A Bug in the Android Google App Put Privacy at Risk


You hopefully already know that you should use a privacy browser. But privacy search engines have become increasingly viable as well for anyone looking to escape Google’s clutches. Leading that charge is DuckDuckGo, which this week introduced new tools that will stop help prevent tracking in both emails and other apps on Android phones.

Some of those features are similar to what Apple announced at WWDC for this fall’s iOS 15 and macOS Monterey releases; we walked through the rest of the upcoming privacy and security features right here. We also took a closer look at Apple’s push to support digital driver’s licenses in Apple Wallet, which is going to give a burgeoning technology a serious push—but hasn’t answered equally serious questions about how it all works.

Ukrainian authorities arrested several people allegedly affiliated with the ransomware group Cl0p this week, but the takedown only underscores how little can be done about the broader scourge until and unless Vladimir Putin decides to pursue Russia-based cybercriminals.

And that’s not all! Each week we round up all the security news WIRED didn’t cover in depth. Click on the headlines to read the full stories, and stay safe out there.

The Google app for Android has over 5 billion installations. Until recently, it also had a bug that could have let a malicious app on your phone gain extensive permissions on your device, and access data like your search history, email, location, and more. Google reportedly fixed the vulnerability last month, and said it had no indications that any of its users were impacted by it. But it’s still alarming that a ubiquitous app had such a potentially impactful bug.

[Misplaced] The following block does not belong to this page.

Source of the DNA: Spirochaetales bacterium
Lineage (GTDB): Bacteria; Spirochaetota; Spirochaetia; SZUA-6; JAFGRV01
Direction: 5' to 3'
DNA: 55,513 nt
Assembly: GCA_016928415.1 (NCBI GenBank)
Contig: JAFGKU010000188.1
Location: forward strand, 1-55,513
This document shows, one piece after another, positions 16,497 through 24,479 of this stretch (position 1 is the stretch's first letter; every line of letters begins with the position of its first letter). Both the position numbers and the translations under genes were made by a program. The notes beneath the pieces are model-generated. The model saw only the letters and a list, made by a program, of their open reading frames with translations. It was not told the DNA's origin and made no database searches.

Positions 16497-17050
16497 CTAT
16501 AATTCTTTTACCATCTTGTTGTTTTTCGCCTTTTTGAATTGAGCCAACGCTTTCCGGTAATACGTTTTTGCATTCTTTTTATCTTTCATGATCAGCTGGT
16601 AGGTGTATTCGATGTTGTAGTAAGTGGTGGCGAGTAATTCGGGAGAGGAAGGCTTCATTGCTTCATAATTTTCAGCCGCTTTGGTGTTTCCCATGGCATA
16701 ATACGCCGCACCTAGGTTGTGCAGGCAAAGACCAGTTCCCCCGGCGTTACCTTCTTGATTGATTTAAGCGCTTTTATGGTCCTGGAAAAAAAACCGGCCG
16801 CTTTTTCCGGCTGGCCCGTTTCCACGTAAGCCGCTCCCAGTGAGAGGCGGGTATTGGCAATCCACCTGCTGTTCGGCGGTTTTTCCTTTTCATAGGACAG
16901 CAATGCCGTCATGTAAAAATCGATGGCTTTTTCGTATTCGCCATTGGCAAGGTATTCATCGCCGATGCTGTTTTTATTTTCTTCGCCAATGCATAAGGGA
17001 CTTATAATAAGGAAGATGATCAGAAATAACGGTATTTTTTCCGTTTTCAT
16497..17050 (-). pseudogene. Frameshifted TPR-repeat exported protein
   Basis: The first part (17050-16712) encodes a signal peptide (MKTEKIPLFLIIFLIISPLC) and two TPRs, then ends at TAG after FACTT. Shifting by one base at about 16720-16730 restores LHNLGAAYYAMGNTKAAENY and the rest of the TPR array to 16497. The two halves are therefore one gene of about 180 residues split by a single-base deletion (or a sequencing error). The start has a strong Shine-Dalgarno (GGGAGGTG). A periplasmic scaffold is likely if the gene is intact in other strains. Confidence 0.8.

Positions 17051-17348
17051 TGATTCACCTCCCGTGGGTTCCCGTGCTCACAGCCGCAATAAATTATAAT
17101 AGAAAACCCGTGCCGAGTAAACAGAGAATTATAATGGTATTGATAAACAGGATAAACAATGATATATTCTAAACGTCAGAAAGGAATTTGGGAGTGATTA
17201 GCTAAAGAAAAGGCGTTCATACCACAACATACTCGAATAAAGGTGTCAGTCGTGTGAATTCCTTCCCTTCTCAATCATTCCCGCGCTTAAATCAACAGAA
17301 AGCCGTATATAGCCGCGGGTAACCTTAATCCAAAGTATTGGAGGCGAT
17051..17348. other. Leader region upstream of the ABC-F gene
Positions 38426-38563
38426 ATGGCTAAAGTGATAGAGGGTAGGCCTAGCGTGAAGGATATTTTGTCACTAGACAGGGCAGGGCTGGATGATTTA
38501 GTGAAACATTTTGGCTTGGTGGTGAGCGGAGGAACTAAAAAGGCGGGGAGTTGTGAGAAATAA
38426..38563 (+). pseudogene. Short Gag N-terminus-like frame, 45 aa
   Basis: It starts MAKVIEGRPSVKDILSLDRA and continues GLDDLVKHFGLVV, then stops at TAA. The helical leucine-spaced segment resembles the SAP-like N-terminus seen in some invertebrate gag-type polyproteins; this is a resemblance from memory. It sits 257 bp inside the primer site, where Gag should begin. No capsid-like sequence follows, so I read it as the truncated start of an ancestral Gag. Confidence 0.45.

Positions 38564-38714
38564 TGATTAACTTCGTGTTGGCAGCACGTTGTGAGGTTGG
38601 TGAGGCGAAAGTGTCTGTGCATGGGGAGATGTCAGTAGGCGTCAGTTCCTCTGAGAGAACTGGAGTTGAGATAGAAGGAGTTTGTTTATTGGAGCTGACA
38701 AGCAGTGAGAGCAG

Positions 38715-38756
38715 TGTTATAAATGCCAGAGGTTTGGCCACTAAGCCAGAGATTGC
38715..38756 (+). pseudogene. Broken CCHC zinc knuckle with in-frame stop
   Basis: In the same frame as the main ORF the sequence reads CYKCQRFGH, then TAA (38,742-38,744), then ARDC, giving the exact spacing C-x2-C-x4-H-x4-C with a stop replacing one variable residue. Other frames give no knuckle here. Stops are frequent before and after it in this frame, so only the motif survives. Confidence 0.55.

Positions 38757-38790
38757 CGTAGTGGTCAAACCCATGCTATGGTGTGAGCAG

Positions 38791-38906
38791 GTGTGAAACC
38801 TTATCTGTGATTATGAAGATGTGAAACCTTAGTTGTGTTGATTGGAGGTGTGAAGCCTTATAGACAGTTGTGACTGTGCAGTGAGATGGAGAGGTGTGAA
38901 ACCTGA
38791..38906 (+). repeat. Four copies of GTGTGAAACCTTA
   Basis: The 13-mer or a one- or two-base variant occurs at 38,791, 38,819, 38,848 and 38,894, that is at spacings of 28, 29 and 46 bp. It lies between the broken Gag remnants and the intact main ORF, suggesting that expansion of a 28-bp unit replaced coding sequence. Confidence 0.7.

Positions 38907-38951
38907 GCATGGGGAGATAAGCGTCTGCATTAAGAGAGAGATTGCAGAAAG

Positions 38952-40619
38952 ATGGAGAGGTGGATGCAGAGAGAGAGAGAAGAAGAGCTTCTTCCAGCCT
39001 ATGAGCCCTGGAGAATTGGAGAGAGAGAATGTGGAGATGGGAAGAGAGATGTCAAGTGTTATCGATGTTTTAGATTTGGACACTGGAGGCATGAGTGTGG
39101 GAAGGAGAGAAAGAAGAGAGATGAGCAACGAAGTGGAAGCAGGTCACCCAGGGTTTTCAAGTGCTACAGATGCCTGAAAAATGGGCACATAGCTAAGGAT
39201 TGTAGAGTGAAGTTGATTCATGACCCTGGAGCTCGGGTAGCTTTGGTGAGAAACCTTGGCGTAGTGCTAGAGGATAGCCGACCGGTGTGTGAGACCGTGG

Bloomberg Businessweek has an intense feature this week about the Airbnb’s crisis response team, which both handles problems when things go seriously wrong at one of its rentals and, apparently, works hard to keep those incidents out of the news. When the entire business is based on strangers trusting one another, the safety team stays quite busy.

International law enforcement agency Interpol this week announced that it had taken down 113,020 links associated with illegal and counterfeit drugs and medical supplies. As part of the effort, they made 277 arrests and seized more than $23 million worth of illicit pharmaceuticals.

A new research paper claims that the GEA-1 algorithm used in 2G networks had what appears to be a backdoor built into it, meaning mobile devices were potentially vulnerable for years. The standards organization responsible for GEA-1 acknowledged the weakness that the researchers found, but say it was there because of “export control regulations.”


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